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New England Patriots 2011 Draft Strategy Analysis

If the NFL Draft is like Christmas for football fans, the Patriots fan’s experience is much like waking up Christmas morning only to find that your gifts have been delayed in transit. The excitement and anticipation is replaced by confusion, followed by frustration, vague detachment and jealousy. Instead of unwrapping the shiny new toys you’ve seen advertised, inside is a picture of the gift and a promise that you’ll love it eventually.

The Patriots strategy this draft was clearly one aimed at maintaining the team’s competitiveness well into the future. They stuck firmly to their principals of selecting for value and stockpiling future picks. They also continued their recent tradition of taking players who are highly talented, but slipped due to off-field or injury concerns. The Patriots scout specifically for their own schemes, which is why they often have prospects higher or lower on their draft board than other teams. This can give the impression that they reached for a player, or did not take a highly rated player when they had the opportunity. New England is a stable franchise with an established culture, and can afford to develop players more slowly than other teams, or allow them time to recover from injury. Rookie receiver Taylor Price and defensive back Josh Barrett, who was acquired off of waivers were two such examples last year.

What is especially important to the Patriots is that their players have a genuine dedication to the game. They want players who make football their life and are constantly trying to improve. Maturity and leadership are also highly valued. Six of their nine picks were team captains, and every player spent at least four years in college.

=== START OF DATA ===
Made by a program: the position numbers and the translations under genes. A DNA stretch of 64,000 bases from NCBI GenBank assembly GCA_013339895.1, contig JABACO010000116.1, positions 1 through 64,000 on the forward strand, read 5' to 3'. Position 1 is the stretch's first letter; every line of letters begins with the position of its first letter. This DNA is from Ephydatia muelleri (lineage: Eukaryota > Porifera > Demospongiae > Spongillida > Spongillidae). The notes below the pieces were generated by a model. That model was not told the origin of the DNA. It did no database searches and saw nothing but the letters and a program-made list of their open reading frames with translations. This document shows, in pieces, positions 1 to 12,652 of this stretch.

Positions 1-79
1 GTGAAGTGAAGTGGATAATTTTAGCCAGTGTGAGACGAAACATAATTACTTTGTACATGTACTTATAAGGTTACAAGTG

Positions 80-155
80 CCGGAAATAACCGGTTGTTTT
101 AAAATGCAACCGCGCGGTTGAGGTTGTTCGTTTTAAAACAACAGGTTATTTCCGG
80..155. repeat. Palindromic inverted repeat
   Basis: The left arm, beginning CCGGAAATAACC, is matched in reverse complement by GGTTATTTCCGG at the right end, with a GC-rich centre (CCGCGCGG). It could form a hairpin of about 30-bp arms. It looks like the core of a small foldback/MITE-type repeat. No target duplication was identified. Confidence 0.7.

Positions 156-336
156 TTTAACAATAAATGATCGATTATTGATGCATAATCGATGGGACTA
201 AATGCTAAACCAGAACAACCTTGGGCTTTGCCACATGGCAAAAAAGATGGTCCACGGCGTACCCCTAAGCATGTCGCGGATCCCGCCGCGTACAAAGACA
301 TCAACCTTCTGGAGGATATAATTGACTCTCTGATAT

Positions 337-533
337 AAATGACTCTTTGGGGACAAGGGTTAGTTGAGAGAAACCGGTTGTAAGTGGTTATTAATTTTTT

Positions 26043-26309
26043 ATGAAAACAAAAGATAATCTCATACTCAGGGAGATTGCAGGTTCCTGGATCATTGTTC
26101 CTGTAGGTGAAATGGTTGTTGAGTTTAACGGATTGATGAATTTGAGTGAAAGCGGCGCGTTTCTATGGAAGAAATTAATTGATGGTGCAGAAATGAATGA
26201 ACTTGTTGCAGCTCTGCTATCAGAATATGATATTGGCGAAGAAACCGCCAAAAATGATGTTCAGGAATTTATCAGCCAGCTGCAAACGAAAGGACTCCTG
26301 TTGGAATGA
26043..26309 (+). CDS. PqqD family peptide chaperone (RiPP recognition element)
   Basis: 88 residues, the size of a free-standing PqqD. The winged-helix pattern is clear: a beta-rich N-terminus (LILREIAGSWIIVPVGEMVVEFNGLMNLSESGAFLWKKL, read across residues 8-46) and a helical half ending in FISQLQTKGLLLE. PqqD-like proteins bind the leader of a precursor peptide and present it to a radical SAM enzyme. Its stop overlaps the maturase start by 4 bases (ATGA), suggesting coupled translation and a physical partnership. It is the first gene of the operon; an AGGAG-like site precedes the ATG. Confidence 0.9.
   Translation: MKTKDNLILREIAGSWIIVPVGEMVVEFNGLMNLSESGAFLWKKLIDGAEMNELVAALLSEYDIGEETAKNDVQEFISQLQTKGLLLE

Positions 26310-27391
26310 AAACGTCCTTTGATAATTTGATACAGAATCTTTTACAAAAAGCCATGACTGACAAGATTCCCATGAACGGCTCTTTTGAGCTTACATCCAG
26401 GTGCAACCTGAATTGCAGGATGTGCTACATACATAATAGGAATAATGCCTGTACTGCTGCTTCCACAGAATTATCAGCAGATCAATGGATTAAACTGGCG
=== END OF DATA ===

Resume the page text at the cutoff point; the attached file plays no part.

When you finish first in your conference it usually means you have a strong nucleus of players, and unless many of them are scheduled for free agency or retirement there are not a lot of holes to fill. Unlike Atlanta, who took the "one player away" approach, trading away a slew of picks to move up and select wide receiver Julio Jones, the Patriots added players with high upside who will not necessarily be expected to start right away.

Their first selection, offensive tackle Nate Solder of Colorado, is a gigantic player who is very athletic. He has all the physical tools to become an elite left tackle, and pass protection is his strength. He will need time to refine his game and add muscle, but will be learning from esteemed offensive line coach Dante Scarnecchia who should be able to mold him into a starter by 2012 or earlier.

Massive players with quick feet are hard to find, and usually go very high in the first round. Solder was only the second offensive tackle taken in this draft, after Tyron Smith of USC. Clearly Belichick felt there was better value selecting the second tackle than the eighth defensive line player. He passed on Cameron Jordan, a pass-rushing defensive end with 3-4 experience, who many, including myself thought would be a nice addition. It should be noted that other 3-4 teams with DE needs such as Dallas, Washington, and San Diego also went in another direction from Jordan who ended up with New Orleans, a 4-3 team.